Transnational encounters with "Amerika" : German Jewish refugees' identity formation in Berlin and Shanghai, 1939-1949 / by Susanne Wiedemann.
This dissertation employs an American Studies trajectory to examine the exile and emigration experience of approximately 18,000 Jews who escaped from Germany via Shanghai to the United States in the late 1930s and 1940s. At the center of my dissertation is the construction and reconstruction of ethnic and national identities within drastically changing circumstances and geographies. Describing an exile and emigration experience from the midst of Western civilization to the new world via the Middle Kingdom, this study disrupts conventional notions of East and West, center and periphery, and of the assumed one-directional mobility between the two. Spanning three continents and transcending as many culture zones and language borders, the triangular exile and emigration experience of German Jews questions the seemingly fixed categories of national identity, cultural belonging, and citizenship, and complicates the binary Europe-US immigration paradigm by linking it to a transitional exile experience in Asia. This dissertation thus situates national identity within an international context and expands the parameters of modern trans-Atlantic history into the trans-Pacific sphere.Approaching the subject from an American Studies perspective, I trace the transformation of "Amerika" from an abstract image and idea among German Jews through its alteration by the concrete influences of American popular culture and American military presence in Shanghai to the arrival in San Francisco. I argue that various direct and indirect encounters and exchanges with "America" in Berlin and Shanghai initiated the German Jewish emigrants into American culture before they arrived in the United States after World War II, and thus that the formation of the American diasporic community was already in the making before the refugees reached American shores. I argue that Shanghai provided a "testing ground" for cultural change under difficult conditions, and that it served as an arena for preparing the final transition to the United States. This study thus sheds light on the implications of displacement, exile, emigration, and Americanization for these refugees' individual and collective identities as Jews, former German nationals, Shanghailanders, and future Americans.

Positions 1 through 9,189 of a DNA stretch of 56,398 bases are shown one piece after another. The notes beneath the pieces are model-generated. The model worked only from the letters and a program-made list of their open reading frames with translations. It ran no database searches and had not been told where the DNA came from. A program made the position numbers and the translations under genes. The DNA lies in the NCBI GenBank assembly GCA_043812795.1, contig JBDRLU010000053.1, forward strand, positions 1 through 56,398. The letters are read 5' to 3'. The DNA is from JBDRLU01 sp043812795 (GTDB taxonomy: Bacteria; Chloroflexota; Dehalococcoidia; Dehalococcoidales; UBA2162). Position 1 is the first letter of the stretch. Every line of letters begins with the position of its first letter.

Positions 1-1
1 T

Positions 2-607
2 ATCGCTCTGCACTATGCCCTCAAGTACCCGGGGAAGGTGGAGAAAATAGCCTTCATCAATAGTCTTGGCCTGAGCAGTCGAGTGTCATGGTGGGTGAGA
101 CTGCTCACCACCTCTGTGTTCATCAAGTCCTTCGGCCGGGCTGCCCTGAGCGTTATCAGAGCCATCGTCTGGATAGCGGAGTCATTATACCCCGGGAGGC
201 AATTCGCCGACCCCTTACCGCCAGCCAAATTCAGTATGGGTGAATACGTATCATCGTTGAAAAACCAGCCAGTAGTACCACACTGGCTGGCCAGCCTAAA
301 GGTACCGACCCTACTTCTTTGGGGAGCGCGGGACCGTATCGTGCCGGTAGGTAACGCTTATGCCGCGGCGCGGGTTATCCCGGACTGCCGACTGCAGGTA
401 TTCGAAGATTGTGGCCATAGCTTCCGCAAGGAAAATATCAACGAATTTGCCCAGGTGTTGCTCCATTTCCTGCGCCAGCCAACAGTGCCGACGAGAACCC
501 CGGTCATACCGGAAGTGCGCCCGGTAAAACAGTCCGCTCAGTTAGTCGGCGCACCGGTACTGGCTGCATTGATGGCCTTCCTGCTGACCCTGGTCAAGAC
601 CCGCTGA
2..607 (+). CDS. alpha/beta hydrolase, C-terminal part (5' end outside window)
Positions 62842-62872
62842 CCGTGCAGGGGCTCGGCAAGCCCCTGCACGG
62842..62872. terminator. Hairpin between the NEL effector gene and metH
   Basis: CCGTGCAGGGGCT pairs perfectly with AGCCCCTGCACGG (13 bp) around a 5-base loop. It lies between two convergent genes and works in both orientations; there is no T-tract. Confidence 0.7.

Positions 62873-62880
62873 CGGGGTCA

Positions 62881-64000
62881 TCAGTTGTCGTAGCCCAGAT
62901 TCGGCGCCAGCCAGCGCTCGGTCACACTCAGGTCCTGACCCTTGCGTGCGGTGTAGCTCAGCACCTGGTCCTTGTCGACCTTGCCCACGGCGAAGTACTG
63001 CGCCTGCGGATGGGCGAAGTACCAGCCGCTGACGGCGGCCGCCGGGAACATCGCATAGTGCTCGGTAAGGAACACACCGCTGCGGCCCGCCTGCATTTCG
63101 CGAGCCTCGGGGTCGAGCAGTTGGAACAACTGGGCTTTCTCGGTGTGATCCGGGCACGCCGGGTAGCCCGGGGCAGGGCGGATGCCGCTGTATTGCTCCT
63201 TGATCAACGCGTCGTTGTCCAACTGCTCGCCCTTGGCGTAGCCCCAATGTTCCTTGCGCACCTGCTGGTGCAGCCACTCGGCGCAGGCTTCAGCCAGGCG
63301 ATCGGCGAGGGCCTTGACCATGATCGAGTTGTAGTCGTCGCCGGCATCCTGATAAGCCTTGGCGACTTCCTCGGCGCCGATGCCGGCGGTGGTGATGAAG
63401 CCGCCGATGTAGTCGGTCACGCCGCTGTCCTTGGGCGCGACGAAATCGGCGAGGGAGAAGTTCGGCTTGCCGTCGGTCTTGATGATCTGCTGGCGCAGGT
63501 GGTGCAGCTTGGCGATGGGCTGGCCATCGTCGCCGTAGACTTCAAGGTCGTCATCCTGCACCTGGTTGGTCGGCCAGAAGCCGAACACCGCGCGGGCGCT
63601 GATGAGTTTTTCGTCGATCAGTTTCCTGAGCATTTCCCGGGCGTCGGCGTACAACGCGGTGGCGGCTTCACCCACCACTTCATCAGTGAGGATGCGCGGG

Record last modified: 2018-05-18 16:19:00
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